]]>
Last year’s inaugural Island House Invitational Triathlon put some of the world’s best competitors head-to-head in a three-day race in the Bahamas, and this year’s race will add even more excitement to the mix. Starting on Oct. 28, 40 professional triathletes—double the amount from 2015—will race over the course of three days in various formats. This year, all races will be non-drafting, and to level the playing field, long-course athletes can opt to race on their time-trial bikes.

For the final day, only 10 men and 10 women will make the cut-off to race on the private island of Highbourne Cay (the first two days will be held on Nassau, home of The Island House hotel). According to a press release, invitees will include 2016 Olympians and long-course champions from all over the world, and last year’s winner Gwen Jorgensen will be back to defend her title after she races in her second Olympic Games in Rio in August. The prize purse will again be $500,000, with $60,000 designated for the winner.

Another exciting change is the new partnership with More Than Sport, a non-profit centered on athletes helping communities close to races. A one-hour national TV recap of the event will also be broadcast after the race.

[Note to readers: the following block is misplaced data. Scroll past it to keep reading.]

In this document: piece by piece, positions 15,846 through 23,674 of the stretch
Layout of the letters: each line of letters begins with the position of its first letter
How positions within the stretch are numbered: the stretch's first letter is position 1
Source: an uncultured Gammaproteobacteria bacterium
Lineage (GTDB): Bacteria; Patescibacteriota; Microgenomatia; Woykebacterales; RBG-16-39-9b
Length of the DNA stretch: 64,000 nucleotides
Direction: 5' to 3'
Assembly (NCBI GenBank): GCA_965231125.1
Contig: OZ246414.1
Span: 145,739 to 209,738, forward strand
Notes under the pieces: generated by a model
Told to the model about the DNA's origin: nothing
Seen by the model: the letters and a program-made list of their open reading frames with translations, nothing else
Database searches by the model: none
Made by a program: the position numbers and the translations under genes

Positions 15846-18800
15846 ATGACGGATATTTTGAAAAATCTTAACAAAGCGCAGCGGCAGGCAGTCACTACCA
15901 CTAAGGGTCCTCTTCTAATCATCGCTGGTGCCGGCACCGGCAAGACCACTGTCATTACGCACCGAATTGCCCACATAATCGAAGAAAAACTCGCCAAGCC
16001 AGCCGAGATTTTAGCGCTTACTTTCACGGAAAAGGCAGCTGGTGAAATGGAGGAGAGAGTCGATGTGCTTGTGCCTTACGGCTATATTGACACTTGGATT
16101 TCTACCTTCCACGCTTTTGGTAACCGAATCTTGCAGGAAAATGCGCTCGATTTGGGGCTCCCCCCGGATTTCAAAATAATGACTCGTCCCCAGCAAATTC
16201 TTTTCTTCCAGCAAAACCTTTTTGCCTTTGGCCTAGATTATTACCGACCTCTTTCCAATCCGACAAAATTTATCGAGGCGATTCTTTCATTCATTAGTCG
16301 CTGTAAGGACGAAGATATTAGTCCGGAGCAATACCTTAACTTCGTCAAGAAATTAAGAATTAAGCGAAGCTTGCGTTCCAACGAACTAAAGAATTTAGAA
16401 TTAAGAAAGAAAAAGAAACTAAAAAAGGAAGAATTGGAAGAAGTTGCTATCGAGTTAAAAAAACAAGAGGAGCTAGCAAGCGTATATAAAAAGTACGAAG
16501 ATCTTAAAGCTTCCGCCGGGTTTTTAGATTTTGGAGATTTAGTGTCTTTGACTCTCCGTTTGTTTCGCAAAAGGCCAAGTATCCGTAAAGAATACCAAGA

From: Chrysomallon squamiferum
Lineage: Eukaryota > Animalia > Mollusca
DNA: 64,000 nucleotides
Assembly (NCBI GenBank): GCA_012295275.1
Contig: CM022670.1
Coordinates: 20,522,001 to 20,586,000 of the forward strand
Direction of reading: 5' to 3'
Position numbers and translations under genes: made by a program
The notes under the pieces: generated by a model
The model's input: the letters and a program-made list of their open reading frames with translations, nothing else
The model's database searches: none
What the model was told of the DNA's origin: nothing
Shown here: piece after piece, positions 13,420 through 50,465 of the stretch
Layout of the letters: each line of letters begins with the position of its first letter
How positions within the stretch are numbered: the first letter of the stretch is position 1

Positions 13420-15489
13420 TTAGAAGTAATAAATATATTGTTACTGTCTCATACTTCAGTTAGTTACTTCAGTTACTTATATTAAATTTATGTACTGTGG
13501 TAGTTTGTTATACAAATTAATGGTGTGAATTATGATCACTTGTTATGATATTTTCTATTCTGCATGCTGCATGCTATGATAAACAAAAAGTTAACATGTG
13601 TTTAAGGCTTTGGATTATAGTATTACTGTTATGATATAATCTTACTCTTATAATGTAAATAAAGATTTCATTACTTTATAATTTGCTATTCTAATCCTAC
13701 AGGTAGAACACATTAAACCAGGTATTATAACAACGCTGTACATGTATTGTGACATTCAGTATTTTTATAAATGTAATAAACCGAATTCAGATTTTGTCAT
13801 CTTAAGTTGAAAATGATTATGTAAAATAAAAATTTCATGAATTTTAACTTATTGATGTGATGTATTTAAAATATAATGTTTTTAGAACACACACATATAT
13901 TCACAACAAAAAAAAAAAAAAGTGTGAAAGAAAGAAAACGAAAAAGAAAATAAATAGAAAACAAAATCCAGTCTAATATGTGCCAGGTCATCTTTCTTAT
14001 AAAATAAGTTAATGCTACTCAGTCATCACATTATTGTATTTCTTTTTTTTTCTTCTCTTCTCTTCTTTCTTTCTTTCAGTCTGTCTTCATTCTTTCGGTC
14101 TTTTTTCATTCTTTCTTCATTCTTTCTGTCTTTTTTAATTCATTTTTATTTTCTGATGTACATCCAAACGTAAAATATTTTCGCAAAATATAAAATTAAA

To learn more, go to Islandhousetriathlon.com.

RELATED: Gomez And Jorgensen Take $60K Wins At Island House

The post Island House Tri Returns With Exciting Changes For 2016 appeared first on Triathlete.com.

]]>
http://triathlon.competitor.com/2016/04/news/island-house-tri-returns-with-exciting-changes-for-2016_131237/feed 0
Jesse Thomas Going After Sixth-Straight Wildflower Win http://triathlon.competitor.com/2016/04/news/jesse-thomas-going-after-6th-wildflower-win_131232 http://triathlon.competitor.com/2016/04/news/jesse-thomas-going-after-6th-wildflower-win_131232#comments Thu, 28 Apr 2016 20:11:23 +0000 http://triathlon.competitor.com/?p=131232